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  • August 2, 2013
  • 05:50 AM

Sensors for Rapid Detection of Proteins Developed

by Geetanjali Yadav in United Academics

Could you ever imagine that one day testing a protein in your tiny sample would be so easy, just like performing a pregnancy strip test at home. Yes, this is made possible by a group of chemists from Johannes Gutenberg University Mainz (JGU). They have developed a new method for multiple protein analysis that is, in principle, capable of identifying hundreds or even thousands of different proteins.... Read more »

Rosman C, Prasad J, Neiser A, Henkel A, Edgar J, & Sönnichsen C. (2013) Multiplexed Plasmon Sensor for Rapid Label-Free Analyte Detection. Nano letters. PMID: 23789876  

  • August 1, 2013
  • 01:44 PM

Model Scale Parameterization for MCMC Efficiency

by Michael Lindon in Lindon's Log

I recently came across a very interesting paper by Y. Yu and X. Meng[1] who present an interweaving strategy between different model parameterizations to improve mixing. It is well known that different model parameterizations can perform better than others under certain conditions. Papaspiliopoulos, Roberts and Sköld [2] present a general framework for how to parameterize […]The post Model Scale Parameterization for MCMC Efficiency appeared first on Lindons Log.... Read more »

  • July 31, 2013
  • 10:29 AM

Lightest Material on Earth Invented

by Simone Munao in United Academics

In China the lightest material on Earth has recently been invented. Its weight makes it so light that it can be sustained by a blade of grass or a stalk of a flower. It’s an aerogel that has the form of a paper sheet and has the width of a carbon atom. Thanks to its characteristic shape, the material can take on many forms and dimensions. Also, it has the remarkable capability of absorbing liquid substances up to 900 times its weight.... Read more »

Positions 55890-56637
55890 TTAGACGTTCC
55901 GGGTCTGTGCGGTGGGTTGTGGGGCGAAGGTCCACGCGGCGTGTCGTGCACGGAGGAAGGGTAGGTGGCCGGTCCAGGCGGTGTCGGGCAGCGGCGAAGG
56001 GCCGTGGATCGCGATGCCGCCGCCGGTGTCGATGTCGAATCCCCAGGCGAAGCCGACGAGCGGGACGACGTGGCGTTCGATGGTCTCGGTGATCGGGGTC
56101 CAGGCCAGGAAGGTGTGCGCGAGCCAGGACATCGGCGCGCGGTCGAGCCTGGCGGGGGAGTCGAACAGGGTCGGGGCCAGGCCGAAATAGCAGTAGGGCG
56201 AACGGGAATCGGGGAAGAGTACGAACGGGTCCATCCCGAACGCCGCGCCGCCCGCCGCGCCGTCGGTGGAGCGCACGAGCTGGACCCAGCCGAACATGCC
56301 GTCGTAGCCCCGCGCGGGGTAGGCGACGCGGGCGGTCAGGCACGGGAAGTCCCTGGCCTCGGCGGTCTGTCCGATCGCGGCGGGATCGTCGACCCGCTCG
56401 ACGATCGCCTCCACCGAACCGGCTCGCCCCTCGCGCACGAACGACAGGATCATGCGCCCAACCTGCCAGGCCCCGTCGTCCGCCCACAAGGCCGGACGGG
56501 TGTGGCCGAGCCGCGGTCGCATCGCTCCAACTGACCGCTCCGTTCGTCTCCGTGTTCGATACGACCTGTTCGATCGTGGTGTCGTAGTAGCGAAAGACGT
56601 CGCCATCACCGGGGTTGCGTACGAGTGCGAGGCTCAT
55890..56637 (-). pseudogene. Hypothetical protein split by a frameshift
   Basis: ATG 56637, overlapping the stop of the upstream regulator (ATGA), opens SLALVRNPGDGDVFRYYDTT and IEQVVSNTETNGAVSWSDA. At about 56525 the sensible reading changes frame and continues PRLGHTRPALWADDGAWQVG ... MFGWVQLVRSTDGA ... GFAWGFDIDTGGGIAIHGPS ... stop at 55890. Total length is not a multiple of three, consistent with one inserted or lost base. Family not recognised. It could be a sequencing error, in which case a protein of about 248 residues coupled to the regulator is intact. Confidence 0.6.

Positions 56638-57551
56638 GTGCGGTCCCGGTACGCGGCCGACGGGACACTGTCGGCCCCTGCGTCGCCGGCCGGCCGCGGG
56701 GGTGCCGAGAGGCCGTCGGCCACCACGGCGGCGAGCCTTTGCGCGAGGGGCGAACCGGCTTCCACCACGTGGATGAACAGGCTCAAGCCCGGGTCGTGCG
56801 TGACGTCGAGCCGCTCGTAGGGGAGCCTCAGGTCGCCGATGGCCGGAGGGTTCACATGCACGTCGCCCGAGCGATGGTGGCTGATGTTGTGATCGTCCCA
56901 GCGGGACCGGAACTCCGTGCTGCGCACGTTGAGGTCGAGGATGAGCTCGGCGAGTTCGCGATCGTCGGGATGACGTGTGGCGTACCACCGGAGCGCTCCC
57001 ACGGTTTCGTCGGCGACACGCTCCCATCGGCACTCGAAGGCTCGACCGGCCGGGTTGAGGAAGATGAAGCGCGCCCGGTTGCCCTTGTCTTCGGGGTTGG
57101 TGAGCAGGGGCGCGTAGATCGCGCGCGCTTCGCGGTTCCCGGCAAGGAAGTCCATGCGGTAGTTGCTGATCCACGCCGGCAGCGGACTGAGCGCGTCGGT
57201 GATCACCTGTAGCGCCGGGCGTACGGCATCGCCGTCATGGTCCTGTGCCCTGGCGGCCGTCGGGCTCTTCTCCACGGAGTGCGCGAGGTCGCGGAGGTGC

• July 31, 2013
  • 04:23 AM

The Forgotten Life of Plants

by Sedeer El Showk in United Academics

In Lewis Caroll’s Through the Looking Glass, Alice wanders into a garden with flowers that can talk — the “garden of Live Flowers”. Of course, all plants are alive, but here the flowers are called “live” because they can talk. One of the greatest examples of human arrogance might be our attitude towards plants. We treat plants as objects, as part of the background, as mere things without any agency. We tend to forget that they’re dynamic, complex living creatures that react and respond to their environment — just in unfamiliar ways and on a different timescale.... Read more »

  • July 30, 2013
  • 06:45 AM

Why Mammals Prefer to Have Just One Sexual Partner

by Christopher Opie in United Academics

While people cheating on their partners is frowned upon in modern society, monogamy among mammals is something of an evolutionary puzzle. Some stick to one sexual partner for a lifetime. That is why the evolution of monogamy among mammals is hotly debated. Two studies published this week, including one I worked on, weigh in on the debate.

Evolution dictates that genes have the final say. And if there is one thing genes want, it is to spread as far and wide as possible. That is why monogamy is rare among mammals.

Females have to wait for a long gestation period to have a child, where as males could go and inseminate many other females in that time. Most male mammals behave in this manner, but some don’t, and are monogamous.... Read more »

Christopher Opiea, Quentin D. Atkinson, Robin I. M. Dunbarc, and Susanne Shultzd. (2013) Male infanticide leads to social monogamy in primates. Proceedings of the National Academy of Sciences of the United States of America PNAS, Proceedings of the National Academy of Sciences. DOI: 10.1073/pnas.1307903110  

  • July 30, 2013
  • 05:35 AM

Modifying the Human Genome with Ease

by Q Dragon in United Academics

Genetics is becoming a bigger and bigger part of modern medicine as our knowledge increases. From diagnostics, to research, and even potential treatments, advanced biotechnologies are becoming more common.